George Jung, the Massachusetts-born Medellín Cartel associate whose life was the foundation for the movie Blow, passed away in his hometown of Weymouth on Wednesday morning at the age of 78.
Boston George, or “El Americano,” as Jung came to be known in and out of the United States respectively, helped Pablo Escobar get cocaine into the United States at the height of the Colombian magnate’s power. At the time, Escobar was responsible for trafficking 80 percent of the world’s supply of the drug, including a reported 15 tons a day to the United States.
“It was the ‘60s ... the country fell in love with cocaine,” Jung says in an unreleased series called Boston George: Famous Without The Fortune (it’s currently shopping a streaming service, if you know of anybody interested.)
“I had taken the outlaw pill and I liked it,” he continues.
That gusto for operating outside the lines of the law won him a certain amount of fans, including the man whose 2001 dramatic cinematic portrayal ensured Jung’s lasting fame.
“What did he want to be? An outlaw,” says Johnny Depp in the clip for Boston George. “What did he get to be? An outlaw. A very charming outlaw.”
As anyone who saw Depp’s portrayal will remember, Jung began his criminal dealings when he moved to Manhattan Beach, California. Marijuana was the first drug he sold, and was busted with 660 pounds of ganja in Chicago in what would turn out to be only the early stage of his career. While incarcerated for that offense, Jung came into contact with Medellín Cartel cocaine trafficker Carlos Lehder, who Boston George would eventually snitch on in federal court in 1987.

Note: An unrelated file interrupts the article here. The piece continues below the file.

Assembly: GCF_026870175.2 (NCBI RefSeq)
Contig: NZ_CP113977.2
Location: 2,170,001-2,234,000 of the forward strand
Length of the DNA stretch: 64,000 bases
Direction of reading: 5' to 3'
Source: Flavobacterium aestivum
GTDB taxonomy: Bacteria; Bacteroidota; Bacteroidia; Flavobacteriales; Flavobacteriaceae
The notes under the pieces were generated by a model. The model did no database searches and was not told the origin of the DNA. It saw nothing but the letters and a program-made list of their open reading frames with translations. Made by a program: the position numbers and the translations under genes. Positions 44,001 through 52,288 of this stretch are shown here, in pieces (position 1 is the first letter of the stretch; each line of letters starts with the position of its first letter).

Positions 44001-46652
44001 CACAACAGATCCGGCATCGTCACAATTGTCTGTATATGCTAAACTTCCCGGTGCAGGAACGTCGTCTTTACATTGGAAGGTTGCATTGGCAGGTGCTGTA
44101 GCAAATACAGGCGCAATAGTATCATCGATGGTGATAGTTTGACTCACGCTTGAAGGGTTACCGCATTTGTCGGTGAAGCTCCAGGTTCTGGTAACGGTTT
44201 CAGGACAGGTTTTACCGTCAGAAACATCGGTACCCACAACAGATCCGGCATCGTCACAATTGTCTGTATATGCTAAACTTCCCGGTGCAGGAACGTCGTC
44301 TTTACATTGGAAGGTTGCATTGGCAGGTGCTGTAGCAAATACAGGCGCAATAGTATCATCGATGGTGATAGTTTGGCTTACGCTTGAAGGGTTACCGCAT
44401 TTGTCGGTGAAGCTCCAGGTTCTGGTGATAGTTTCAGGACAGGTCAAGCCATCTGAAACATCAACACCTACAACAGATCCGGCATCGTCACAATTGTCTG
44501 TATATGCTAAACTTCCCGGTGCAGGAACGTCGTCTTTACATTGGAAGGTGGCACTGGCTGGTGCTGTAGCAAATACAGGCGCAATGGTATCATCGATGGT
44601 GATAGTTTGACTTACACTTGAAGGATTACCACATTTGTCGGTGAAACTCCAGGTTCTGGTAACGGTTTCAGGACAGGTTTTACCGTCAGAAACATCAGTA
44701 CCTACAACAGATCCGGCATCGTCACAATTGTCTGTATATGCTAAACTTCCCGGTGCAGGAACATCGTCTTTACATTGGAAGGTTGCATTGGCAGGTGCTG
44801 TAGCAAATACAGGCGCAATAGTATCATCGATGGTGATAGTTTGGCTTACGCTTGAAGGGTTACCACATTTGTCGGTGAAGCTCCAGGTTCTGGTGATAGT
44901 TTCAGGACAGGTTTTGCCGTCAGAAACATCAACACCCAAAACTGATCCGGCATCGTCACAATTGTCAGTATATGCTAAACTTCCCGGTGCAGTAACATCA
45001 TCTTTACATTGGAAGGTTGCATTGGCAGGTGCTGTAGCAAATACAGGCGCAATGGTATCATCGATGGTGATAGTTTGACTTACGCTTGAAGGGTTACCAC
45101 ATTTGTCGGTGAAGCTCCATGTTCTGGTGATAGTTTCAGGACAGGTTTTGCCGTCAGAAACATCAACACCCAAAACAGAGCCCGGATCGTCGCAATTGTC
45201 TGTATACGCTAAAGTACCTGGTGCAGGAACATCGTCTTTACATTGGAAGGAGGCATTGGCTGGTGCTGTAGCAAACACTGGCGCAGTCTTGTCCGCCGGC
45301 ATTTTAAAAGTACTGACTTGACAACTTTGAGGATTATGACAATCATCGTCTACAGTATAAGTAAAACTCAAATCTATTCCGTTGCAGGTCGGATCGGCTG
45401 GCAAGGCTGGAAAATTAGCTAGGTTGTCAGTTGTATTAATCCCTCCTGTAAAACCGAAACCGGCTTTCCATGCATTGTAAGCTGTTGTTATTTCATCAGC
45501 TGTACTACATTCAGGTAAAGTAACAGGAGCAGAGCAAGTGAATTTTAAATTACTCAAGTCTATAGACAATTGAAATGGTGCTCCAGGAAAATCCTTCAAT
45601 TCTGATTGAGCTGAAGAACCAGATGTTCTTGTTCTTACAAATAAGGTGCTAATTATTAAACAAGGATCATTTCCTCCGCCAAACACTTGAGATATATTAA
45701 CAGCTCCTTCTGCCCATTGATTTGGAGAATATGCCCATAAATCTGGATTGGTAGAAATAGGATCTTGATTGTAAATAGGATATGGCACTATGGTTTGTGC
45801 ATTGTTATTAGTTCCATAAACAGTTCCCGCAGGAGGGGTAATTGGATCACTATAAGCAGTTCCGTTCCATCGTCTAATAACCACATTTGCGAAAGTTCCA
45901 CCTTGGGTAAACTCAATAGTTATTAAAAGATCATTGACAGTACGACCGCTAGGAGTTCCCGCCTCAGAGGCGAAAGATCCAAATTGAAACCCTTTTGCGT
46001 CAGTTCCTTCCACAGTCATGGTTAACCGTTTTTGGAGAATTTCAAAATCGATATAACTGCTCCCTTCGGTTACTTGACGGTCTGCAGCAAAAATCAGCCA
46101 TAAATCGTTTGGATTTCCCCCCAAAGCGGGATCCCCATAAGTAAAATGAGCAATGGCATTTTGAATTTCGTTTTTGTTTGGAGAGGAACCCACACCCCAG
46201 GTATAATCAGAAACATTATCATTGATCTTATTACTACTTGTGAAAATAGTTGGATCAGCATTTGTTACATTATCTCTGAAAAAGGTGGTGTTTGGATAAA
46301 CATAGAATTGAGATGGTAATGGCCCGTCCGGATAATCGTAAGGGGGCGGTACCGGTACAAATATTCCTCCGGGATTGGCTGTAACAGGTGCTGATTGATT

"He related to me that he was the king of drug transportation, the king of cocaine,” Jung said on the witness stand, telling the jury that Lehder had once sent his own mother on a drug run.
Jung’s exploits were not always lauded, however. A 1993 New York Times review of the autobiography on which the movie Blow was based compared him to Hitler.
Despite his cooperation, Jung still served 20 years in jail. After being released in 2014, parole violations continued to send him back to jail as recently as 2016.
“In my business, there’s no such thing as you getting out,” Jung told a Massachusetts paper (the same one he had delivered copies of as a kid in Weymouth) in 2017 after that final stint of incarceration. “It’s a part of my life.”
The cause of Jung’s death has not been announced, but TMZ reports that he recently survived liver and kidney failure. He had been in home hospice in the days prior to his death, and was accompanied by his girlfriend Ronda and friend Roger.
A Twitter account associated with Jung’s name tweeted a line from the movie Blow upon his death; “May the wind always be at your back and the sun upon your face, and the winds of destiny carry you aloft to dance with the stars.”